Node.js - Express Persistent Session Store with PostgreSQL + Sequelize

Node.js - Express Persistent Session Store with PostgreSQL + Sequelize

Node.js - Express Persistent Session Store with PostgreSQL + Sequelize

Your application may use session to authenticate user. If you're using Node.js, the most popular option to implement session is using a library called Passport.js. The problem is by default sessions are not stored persistently. If the application is restarted, all sessions will be lost. The easiest way to store sessions persistently is by using database to store them. In this tutorial, I'm going to show you how to store session persistently to PostgreSQL database with Sequelize as the ORM.

Add Dependencies to Your Project

Below are the dependencies you'll need to follow this tutorial. Add them to your package.json and run npm install.

package.json

{
"dependencies": {
"bcrypt": "~3.0.0",
"bluebird": "~3.5.1",
"connect-session-sequelize": "~6.0.0",
"dotenv": "~6.1.0",
"express-session": "~1.15.6",
"lodash": "~4.17.11",
"passport": "~0.4.0",
"passport-local": "~1.0.0",
"sequelize": "~4.38.0"
}
}

Edit your .env

Put these variables on your .env file and adjust the values according to your database setup. In addition to database config, you also need to set a session secret.

DATABASE_NAME=your_db_name
DATABASE_USERNAME=your_db_username
DATABASE_PASSWORD=your_db_password
DATABASE_HOST=your_db_ip
DATABASE_PORT=your_db_port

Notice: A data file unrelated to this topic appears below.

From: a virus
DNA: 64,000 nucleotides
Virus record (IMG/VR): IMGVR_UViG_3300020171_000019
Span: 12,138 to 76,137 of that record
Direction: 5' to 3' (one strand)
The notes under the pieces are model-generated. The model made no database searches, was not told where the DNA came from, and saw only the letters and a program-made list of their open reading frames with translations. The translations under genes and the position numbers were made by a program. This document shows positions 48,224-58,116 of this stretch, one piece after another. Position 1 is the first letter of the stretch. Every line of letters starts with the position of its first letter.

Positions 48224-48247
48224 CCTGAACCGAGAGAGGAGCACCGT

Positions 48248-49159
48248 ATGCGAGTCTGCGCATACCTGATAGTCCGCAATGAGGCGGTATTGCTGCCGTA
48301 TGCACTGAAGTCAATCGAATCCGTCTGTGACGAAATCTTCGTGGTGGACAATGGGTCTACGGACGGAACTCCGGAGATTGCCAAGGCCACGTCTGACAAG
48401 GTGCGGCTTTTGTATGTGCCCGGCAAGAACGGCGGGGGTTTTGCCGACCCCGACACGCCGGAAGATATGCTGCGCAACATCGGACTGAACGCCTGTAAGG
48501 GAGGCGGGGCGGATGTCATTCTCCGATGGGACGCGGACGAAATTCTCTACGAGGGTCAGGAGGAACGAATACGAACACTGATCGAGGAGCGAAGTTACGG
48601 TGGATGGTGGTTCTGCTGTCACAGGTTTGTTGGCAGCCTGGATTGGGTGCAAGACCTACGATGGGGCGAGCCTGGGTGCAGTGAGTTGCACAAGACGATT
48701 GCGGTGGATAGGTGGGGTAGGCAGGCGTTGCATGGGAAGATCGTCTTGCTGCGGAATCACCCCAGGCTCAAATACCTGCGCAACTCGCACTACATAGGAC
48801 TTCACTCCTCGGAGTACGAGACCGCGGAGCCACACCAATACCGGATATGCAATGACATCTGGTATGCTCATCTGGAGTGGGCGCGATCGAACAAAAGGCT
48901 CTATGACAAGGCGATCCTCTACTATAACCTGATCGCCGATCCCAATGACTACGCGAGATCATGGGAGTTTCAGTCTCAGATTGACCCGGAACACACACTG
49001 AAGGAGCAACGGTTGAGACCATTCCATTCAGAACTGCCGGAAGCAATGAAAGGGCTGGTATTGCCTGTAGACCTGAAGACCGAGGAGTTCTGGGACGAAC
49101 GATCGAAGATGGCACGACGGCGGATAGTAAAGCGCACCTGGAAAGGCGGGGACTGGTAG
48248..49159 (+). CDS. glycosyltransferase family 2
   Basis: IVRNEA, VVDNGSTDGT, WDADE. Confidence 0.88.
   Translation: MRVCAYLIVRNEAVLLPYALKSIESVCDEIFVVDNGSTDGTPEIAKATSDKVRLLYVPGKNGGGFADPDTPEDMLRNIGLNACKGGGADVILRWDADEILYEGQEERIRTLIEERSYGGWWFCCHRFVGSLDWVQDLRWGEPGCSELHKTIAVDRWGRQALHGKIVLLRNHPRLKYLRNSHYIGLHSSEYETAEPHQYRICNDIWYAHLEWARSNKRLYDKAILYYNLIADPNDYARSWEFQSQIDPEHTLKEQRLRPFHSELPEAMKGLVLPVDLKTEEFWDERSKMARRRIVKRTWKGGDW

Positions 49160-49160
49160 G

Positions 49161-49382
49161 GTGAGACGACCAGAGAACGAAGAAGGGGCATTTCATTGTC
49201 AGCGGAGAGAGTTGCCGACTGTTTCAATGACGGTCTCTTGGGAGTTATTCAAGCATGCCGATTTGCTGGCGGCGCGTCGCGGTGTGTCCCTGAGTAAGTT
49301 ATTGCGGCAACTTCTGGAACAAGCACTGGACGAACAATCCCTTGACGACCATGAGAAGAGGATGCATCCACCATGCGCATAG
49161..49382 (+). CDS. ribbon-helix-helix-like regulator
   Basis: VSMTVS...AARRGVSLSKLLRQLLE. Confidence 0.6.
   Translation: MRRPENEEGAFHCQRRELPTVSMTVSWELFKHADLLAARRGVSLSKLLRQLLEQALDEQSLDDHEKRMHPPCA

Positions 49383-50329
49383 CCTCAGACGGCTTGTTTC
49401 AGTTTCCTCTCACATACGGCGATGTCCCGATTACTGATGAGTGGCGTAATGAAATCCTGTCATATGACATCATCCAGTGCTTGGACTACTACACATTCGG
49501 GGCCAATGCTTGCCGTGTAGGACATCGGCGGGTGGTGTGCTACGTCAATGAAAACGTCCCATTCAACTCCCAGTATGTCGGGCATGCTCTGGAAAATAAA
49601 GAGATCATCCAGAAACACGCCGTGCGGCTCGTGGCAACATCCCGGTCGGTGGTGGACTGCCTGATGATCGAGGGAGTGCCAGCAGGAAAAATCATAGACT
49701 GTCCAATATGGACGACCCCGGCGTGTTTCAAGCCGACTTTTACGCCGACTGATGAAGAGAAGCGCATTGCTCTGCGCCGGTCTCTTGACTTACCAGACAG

SESSION_SECRET=randomstringabcde123

Create Singleton Sequelize Object

You only need to create a singleton connection object to the same database and use the same object anywhere you need it.

utils/sequelize-singleton.js

require('dotenv').config();

const Sequelize = require('sequelize');

const self = module.exports;
let sequelize;

/**
 * Construct a singleton sequelize object to query the database
 * 
 * @returns {object} - Sequelize object
 */
exports.initialize = () => {
if (!sequelize) {
 const dbName = process.env.DATABASE_NAME;
 const dbUsername = process.env.DATABASE_USERNAME;
 const dbPassword = process.env.DATABASE_PASSWORD;
 const dbHost = process.env.DATABASE_HOST;
 const dbPort = process.env.DATABASE_PORT;
return new Sequelize(dbName, dbUsername, dbPassword, {
host: dbHost,
port: dbPort,
dialect: 'postgres',
});
}

return sequelize;
};

module.exports = self.initialize();

Create User Model

The user data is stored in database, so you need to define the model for it. We use bcrypt to hash the password which is done inside beforeSave hook. There is also compareMethod prototype function used to check whether a given password matches the hashed value stored in database.

models/User.js

const _ = require('lodash');
const bcrypt = require('bcrypt');
const Bluebird = require('bluebird');
const Sequelize = require('sequelize');

const sequelize = require('../singleton/sequelize-singleton');

const mappings = {
userId: {
type: Sequelize.UUID,
primaryKey: true,
defaultValue: Sequelize.DataTypes.UUIDV4,
},
name: {
type: Sequelize.TEXT,
allowNull: false,
},
email: {
type: Sequelize.TEXT,
allowNull: false,
unique: true,
},
password: {
type: Sequelize.TEXT,
allowNull: false,
},
};

const User = sequelize.define('User', mappings, {
indexes: [
{
name: 'user_userId_index',
method: 'BTREE',
fields: ['userId'],
},
{
name: 'user_email_index',
method: 'BTREE',
fields: ['email'],
},
{
name: 'user_role_index',
method: 'BTREE',
fields: ['role'],
},
{
name: 'user_status_index',
method: 'BTREE',
fields: ['status'],
},
],
});

User.prototype.comparePassword = function (password) { // eslint-disable-line func-names